MoJo: The News Van in Your Hand
An Upcoming Journalistic Livestreaming App, tailored to help journalists succeed in the field
MoJo is an iOS application tailored for journalists to use in the field. They add B-Rolls (short video clips), Interviews (long video clips), Photos, and Maps to a project, and then merge it all together while livestreaming to create a professional news story. This app helps prevent journalists in the field to miss important breaking news footage: sometimes their equipment setup takes too long and by the time the equipment is setup, the news has already passed - a good example is a fire that gets put out before the journalist can cover it.
Client Work, hired pro bono by Journalists who work at ABC News
May 2019 for 2.5 weeks
UX/UI Designer, UI Design Lead
4 UX/UI Designers
Journalists are consistently missing breaking news coverage due to the delay in equipment setup. Sometimes they just need to cover news quickly but are missing the tools to help them create a professional looking video that does not compromise quality and reaches a wider audience.
The Design Challenge
When journalists are out in the field, they need to be able to record, edit, & access their gathered information to provide a seamless news report when equipment setup takes too long. They typically have 4 main segments that need to be added to create a livestream that looks like it was professionally made - B-Rolls, Interviews, Photos, and Map Location. Journalists need to be able to seamlessly combine these sections, start livestreaming, and then play each section as they talk over the segments added.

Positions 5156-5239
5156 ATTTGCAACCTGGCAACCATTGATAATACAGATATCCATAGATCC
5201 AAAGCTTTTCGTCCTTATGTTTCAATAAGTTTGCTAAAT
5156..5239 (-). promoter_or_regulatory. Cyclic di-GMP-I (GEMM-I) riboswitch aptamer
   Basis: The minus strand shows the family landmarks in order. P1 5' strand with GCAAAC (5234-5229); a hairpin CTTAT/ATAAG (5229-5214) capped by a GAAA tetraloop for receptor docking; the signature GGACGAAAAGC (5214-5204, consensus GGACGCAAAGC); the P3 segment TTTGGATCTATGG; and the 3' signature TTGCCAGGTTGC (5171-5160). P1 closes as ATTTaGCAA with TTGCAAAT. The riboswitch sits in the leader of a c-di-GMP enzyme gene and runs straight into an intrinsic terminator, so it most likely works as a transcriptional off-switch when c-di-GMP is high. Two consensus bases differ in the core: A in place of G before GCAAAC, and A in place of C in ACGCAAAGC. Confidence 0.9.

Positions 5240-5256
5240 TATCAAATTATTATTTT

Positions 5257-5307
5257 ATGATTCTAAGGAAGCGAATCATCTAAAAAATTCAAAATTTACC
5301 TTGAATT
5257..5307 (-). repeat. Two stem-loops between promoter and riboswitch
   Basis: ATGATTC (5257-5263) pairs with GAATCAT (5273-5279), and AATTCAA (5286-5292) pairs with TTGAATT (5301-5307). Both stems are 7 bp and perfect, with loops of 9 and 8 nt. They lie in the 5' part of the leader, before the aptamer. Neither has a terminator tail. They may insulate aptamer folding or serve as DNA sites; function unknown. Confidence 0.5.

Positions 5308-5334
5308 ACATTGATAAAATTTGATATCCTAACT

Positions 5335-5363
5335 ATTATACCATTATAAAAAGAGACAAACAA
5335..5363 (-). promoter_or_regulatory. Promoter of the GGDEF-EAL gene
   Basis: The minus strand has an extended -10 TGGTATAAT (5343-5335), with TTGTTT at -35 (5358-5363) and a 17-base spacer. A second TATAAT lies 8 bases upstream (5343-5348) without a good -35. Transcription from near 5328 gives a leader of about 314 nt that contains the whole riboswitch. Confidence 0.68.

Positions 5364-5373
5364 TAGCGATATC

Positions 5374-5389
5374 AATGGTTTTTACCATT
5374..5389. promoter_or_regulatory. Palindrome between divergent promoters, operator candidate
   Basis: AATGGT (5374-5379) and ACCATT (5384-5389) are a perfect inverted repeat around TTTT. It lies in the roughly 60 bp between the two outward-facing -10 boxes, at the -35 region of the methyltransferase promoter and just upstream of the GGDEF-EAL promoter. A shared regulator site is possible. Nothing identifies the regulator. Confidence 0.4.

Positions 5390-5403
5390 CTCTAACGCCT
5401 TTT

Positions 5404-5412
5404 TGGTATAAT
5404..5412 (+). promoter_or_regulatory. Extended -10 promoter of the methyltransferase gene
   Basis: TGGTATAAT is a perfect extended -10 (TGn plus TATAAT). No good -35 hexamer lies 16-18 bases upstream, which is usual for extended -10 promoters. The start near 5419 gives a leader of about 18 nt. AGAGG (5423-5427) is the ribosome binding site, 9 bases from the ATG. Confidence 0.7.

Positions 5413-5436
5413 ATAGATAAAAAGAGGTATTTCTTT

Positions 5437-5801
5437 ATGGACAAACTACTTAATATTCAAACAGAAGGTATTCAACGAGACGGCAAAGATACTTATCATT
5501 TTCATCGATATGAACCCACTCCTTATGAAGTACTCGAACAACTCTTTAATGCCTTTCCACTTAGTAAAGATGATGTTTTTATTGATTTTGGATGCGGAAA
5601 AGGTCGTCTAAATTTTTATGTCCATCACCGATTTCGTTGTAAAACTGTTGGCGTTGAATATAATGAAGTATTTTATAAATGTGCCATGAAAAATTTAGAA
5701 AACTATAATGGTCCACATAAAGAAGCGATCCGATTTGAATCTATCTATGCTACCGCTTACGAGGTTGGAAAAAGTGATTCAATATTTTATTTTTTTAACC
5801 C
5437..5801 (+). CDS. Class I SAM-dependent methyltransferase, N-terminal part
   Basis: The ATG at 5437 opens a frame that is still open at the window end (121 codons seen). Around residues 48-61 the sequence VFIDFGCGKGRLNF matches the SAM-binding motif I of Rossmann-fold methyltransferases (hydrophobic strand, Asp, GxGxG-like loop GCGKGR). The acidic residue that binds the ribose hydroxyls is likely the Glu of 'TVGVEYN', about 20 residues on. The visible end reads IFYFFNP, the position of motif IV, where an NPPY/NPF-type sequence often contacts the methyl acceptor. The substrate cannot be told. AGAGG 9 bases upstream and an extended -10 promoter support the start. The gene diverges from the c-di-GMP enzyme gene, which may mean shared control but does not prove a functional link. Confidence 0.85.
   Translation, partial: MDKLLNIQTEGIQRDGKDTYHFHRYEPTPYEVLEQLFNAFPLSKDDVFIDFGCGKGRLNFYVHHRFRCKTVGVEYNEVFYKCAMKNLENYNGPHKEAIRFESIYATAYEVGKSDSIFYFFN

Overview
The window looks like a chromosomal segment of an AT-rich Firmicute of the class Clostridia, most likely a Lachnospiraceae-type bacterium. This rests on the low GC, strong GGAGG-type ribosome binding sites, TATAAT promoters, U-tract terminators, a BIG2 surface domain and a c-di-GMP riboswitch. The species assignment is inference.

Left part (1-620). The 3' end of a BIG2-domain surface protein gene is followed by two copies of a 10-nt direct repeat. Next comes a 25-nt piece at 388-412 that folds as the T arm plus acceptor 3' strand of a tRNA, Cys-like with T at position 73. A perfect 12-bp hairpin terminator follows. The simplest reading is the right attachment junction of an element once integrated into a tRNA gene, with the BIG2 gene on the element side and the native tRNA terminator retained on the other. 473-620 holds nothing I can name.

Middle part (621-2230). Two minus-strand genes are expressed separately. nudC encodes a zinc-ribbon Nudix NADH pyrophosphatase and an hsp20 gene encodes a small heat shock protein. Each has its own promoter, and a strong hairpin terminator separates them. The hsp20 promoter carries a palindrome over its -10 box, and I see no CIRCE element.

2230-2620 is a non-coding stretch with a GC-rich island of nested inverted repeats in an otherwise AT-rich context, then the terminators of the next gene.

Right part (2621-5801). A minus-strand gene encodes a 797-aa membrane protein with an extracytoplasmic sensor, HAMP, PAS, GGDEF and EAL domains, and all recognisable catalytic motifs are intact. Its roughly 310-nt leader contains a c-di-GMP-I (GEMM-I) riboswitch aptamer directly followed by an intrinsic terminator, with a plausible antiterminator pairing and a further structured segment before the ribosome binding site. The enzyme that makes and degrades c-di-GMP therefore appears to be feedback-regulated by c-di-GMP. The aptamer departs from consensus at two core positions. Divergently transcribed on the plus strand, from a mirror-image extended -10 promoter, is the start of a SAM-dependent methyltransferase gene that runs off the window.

We first conducted user research, talking with potential users of this app, all of whom are journalists who have worked (or are currently working) in the field. Based on the research, we designed an app that allows journalists to create a new project, then add individual elements (B-Roll, Interviews, Photos, and Maps) and customize those. They can add them as previously taken from their camera roll or cloud, or they can take them directly in the project.
Competitive & Comparative Analysis
Analysis of Existing App
Understanding Users Feelings Towards Mobile Journalism